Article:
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394 Book Notes

Regarding the possibility of ethics, then, Bauman gives us useful tools for analysis. If his normative framework remains largely implicit, dening and bringing a contemporary normative framework to life (as well as doing more detailed institutional analysis) would require a different sort of book. As a contemporary perspective on cultural production, however, this one is excellent enough for praise. Horace L. Fairlamb, University of Houston-Victoria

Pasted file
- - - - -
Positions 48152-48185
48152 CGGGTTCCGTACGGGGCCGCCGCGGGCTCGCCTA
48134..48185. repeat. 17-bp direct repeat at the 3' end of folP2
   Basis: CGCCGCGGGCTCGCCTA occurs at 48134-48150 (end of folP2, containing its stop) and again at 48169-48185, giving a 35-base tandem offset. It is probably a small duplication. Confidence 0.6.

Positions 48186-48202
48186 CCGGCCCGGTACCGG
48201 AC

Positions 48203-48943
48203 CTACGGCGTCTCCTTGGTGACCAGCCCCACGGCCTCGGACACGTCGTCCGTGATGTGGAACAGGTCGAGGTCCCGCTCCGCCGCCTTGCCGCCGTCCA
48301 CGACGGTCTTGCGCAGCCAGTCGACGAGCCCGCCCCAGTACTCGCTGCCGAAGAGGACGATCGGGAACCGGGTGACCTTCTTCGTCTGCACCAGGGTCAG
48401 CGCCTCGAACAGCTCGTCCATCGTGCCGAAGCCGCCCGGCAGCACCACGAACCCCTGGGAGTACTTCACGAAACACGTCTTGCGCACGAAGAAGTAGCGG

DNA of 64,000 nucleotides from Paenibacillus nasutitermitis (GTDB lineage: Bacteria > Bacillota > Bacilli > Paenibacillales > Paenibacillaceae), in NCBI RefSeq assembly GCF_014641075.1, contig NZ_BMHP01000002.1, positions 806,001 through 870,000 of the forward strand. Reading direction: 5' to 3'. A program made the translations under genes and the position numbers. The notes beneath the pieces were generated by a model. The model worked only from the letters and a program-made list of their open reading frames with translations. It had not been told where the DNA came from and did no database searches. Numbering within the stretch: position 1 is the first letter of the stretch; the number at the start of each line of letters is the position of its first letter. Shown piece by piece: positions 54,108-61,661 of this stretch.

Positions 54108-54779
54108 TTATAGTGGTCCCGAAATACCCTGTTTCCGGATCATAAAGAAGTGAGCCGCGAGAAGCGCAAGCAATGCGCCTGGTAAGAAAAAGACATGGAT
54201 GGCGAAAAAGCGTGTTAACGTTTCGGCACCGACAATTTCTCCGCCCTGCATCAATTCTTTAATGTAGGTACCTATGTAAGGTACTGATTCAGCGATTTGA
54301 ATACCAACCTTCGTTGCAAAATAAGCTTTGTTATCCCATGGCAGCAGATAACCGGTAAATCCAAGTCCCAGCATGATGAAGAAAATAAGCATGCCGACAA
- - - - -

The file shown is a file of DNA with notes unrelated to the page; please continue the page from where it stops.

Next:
Marc Bousquet. How the University Works: Higher Education and the LowWage Nation. New York: New York UP, 2008. 304 pp. The best academic books not only provide new insights into a disciplinary or academic issue, they also create new practices, new avenues for action. Such is the case with Marc Bousquets How the University Works: Higher Education and the Low-Wage Nation. His work will clearly be important to those active in higher education labor politics. I want to argue, however, his work is equally important to those of us active in the numerous university/ community partnerships that are becoming a hallmark of higher education. His work provides important insights and strategies for enabling such partnerships to become a key ally in the effort to reform the labor market both within the university and the communities in which it sits. How the University Works, that is, opens up important avenues for new work to occur. Before developing this point, a brief summary of the book is necessary: Bousquet argues that the dominant image of the university is a myth. Whereas the public perception might be of the university as a place populated with tenured faculty, working within lush research and pedagogical contexts, a place where students primary work is studying, this is not the case. Instead, global economic forces have led many students primary identication to be as workers, even when their worksite seems to offer them increased access to educationhere Bousquet offers a devastating critique of UPS tuition credit system. Moreover, such undergraduate students are often taught by graduate assistants, whose entry into the job market is more often than not the nal trick played upon them by the academy. Indeed, Bousquet argues that the very concept of the job market works to mask the ways in which the dominant laborers in the university classrooms are underpaid adjunct instructors, whose exploited labor conditions are now too well known and too little addressed. Undergirding the entire book, then, is the argument that the university, rather than being separate from the global restructuring of the labor market, has been an active participant. Even when traditional strategies against the casualization of labor are discussed, such as faculty unions, Bousquet effectively demonstrates that such strategies are used to perpetuate the privileges